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Caring for your blind dog

Even if your dog is blind, nothing can dampen their adventurous, fun-loving spirit! Dogs cope well with the loss of their sight, and all it takes is certain changes to the way they are looked after to get them back on their paws. In fact, if allowances are made for the loss of their eyesight, your dog’s life should be every inch as good as it was before.

What are the causes of blindness in dogs?

Blindness in dogs can develop for many reasons; there’s no need to blame yourself or wonder what went wrong. Blindness may:

  • Be present from birth

  • Be acquired later in life as the result of a traumatic injury or disease

  • Simply be related to the ageing of your dog’s senses.

    Some inherited causes of blindness can be tested for in the parents of your dog, or in young puppies before you take them home. Inherited causes tend to be seen in certain breeds – for example, blindness is more common in Collies due to a condition called ‘Collie eye anomaly’. When considering buying a purebred puppy, speak to your vet about the potential problems certain breeds can inherit. This way, you should know more about your chances of eventually caring for a blind dog, and decide if you are ready to take the risk.

    If you suspect your dog is losing their vision at any time, consult your vet. Some conditions causing such signs of blindness are very treatable – for example, cataracts can be removed. This is why it’s always good to check, even if your dog seems to be doing very well without their eyesight.

    Is my dog blind?

    If your dog is blind, there are a few things you might notice about your dog’s behaviour:

  • Most obviously, dogs that bump into things may be losing their sight.

  • If your dog is blind in one eye, they may be startled by sudden movements on their blind side – they won’t have seen you or something else coming.

  • Dogs that go suddenly blind may be disorientated and distressed.

  • You may notice an abnormality when looking at the eyes of your dog – perhaps something that doesn’t look like it used to. You know them best!

  • Your dog might not follow your hand or a treat when it’s moved, even though their energy and tail-wagging enthusiasm is just as high as it should be.
  • If you are concerned about your dog's eyesight, arrange for an examination by your vet as some conditions can be effectively treated, preventing further vision loss. However, sudden blindness in dogs is a veterinary emergency, and may cause your pet to become disorientated or distressed – in these cases, you should act quickly.

    How will blindness affect my dog?

    Surprisingly, blindness in dogs presents few problems to the average household canine. In fact, you could easily and understandably be unaware of your dog's loss of sight until you move to a new environment or modify your existing one. If your dog’s loss of vision happens on a gradual basis, as it would with senile cataracts or progressive genetic conditions, they will learn to find their way around furniture, food bowls and stairwells as if their vision is perfect. Rather than trying to fool you, they’re just learning to cope without a fuss – and doing it very well.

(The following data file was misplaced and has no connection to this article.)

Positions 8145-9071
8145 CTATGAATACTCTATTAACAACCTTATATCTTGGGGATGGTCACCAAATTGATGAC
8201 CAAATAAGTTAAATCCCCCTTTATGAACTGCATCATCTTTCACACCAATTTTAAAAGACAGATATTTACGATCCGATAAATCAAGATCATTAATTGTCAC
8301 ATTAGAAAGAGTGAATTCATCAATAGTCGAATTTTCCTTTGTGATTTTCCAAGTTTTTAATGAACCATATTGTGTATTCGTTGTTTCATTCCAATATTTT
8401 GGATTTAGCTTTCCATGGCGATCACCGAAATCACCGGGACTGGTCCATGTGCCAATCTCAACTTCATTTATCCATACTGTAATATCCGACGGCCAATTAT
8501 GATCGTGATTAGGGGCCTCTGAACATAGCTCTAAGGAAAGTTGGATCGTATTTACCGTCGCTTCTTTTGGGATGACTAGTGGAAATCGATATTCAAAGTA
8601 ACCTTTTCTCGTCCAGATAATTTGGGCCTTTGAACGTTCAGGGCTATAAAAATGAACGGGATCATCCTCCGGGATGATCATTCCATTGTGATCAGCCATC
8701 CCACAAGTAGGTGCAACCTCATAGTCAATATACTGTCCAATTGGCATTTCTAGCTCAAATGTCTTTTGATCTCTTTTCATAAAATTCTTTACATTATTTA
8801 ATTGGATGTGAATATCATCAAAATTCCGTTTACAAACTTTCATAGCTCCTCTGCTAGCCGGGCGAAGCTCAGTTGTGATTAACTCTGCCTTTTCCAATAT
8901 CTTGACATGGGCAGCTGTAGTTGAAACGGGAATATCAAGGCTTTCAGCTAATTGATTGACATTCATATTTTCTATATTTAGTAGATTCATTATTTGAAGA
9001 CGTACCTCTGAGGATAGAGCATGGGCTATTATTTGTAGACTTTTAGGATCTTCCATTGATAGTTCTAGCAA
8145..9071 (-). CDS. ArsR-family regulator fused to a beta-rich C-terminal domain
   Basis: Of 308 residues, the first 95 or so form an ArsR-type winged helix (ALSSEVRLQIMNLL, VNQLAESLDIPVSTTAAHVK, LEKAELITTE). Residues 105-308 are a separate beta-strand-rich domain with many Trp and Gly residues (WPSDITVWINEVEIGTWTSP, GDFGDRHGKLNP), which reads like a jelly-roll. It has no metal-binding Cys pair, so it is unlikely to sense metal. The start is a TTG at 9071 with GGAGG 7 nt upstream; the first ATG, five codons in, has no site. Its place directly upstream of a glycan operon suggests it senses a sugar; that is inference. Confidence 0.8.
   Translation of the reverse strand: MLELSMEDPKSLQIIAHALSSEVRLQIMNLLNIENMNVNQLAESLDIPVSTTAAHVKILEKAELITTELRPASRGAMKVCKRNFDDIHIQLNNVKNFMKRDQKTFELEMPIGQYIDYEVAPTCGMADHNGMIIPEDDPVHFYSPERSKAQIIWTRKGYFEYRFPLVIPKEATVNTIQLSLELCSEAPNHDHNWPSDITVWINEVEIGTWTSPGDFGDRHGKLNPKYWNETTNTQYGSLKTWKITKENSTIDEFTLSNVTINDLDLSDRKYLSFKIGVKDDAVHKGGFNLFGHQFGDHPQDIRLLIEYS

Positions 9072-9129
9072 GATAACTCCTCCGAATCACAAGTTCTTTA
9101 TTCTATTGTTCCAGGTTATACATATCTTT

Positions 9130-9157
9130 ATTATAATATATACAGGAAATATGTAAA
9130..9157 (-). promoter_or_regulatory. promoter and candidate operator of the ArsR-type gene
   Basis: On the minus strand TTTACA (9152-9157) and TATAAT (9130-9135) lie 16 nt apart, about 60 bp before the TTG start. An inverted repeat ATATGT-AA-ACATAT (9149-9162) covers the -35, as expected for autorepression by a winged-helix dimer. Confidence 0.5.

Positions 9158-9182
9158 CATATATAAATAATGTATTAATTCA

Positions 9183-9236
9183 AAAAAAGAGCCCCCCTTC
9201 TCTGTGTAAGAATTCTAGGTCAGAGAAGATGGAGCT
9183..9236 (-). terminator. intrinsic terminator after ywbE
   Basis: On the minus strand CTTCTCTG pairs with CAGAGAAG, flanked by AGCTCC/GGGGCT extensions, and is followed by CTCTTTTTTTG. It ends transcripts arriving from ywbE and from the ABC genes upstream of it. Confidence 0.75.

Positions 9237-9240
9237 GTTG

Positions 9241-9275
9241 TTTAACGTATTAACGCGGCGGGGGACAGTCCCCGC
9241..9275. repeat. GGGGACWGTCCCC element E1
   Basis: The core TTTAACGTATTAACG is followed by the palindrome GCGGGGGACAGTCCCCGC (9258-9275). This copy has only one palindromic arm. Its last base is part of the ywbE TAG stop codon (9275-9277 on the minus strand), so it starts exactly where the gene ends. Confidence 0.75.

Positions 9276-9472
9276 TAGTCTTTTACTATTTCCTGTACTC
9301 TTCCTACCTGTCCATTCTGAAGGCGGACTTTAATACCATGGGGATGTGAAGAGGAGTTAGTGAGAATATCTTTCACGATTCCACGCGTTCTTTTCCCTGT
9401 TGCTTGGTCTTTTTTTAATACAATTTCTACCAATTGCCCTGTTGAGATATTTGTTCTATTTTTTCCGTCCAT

Your dog’s poor vision isn't necessarily that much of an obstacle once you both go outside, either. An elderly Border Collie for example, blind since the age of seven years, could be the best dog in the world at a game of fetch. And even long walks on the lead can be enjoyable if the ground surface is relatively even and you’re taking a familiar route. If your dog has been blind since they were a puppy, you may want to consult a dog trainer for advice on training blind dogs. There are special techniques for training non-visual dogs that can really help you and your canine friend get the most out each other’s skills.

    Helping blind dogs adapt:

    Dog and Owner
  • As far as you can, don't leave obstacles in unexpected places and avoid moving furniture around as this could cause confusion for your dog with bad eyesight.

  • Make sure children understand your dog’s needs, and make sure they don’t leave toys out in case your blind dog trips over them.

  • We all talk to our dogs and routinely use verbal cues, so make the most of this: just make speech more frequent and exaggerated to help your blind dog understand you.

  • Training is important as a blind dog needs to respond solely to auditory cues. Find a trainer who specialises in training dogs with visual problems.

  • Your dog’s sense of smell, meanwhile, can be very useful for them recognising ‘hazardous’ areas. You can 'tag' specific areas of the home so they know what’s coming.

  • For example, obstacles such as stair landings could be identified with small amounts of lemon oil – it’s not too smelly for you, but your dog’s sharp nose will soon learn what it means!

  • Teach family members to approach your dog cautiously, always using their name as they approach, as it is easy to frighten a blind dog by suddenly touching them.

  • All in all, no matter the visual abilities of your dog, there’s no reason why full or partial blindness should lower their quality of life. All they need is your love and attention, and you’ll both continue to enjoy life, and each other’s company, as much as ever.

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    If you’d like more information on blindness in dogs or have any other queries, contact our PETCARE EXPERT TEAM.

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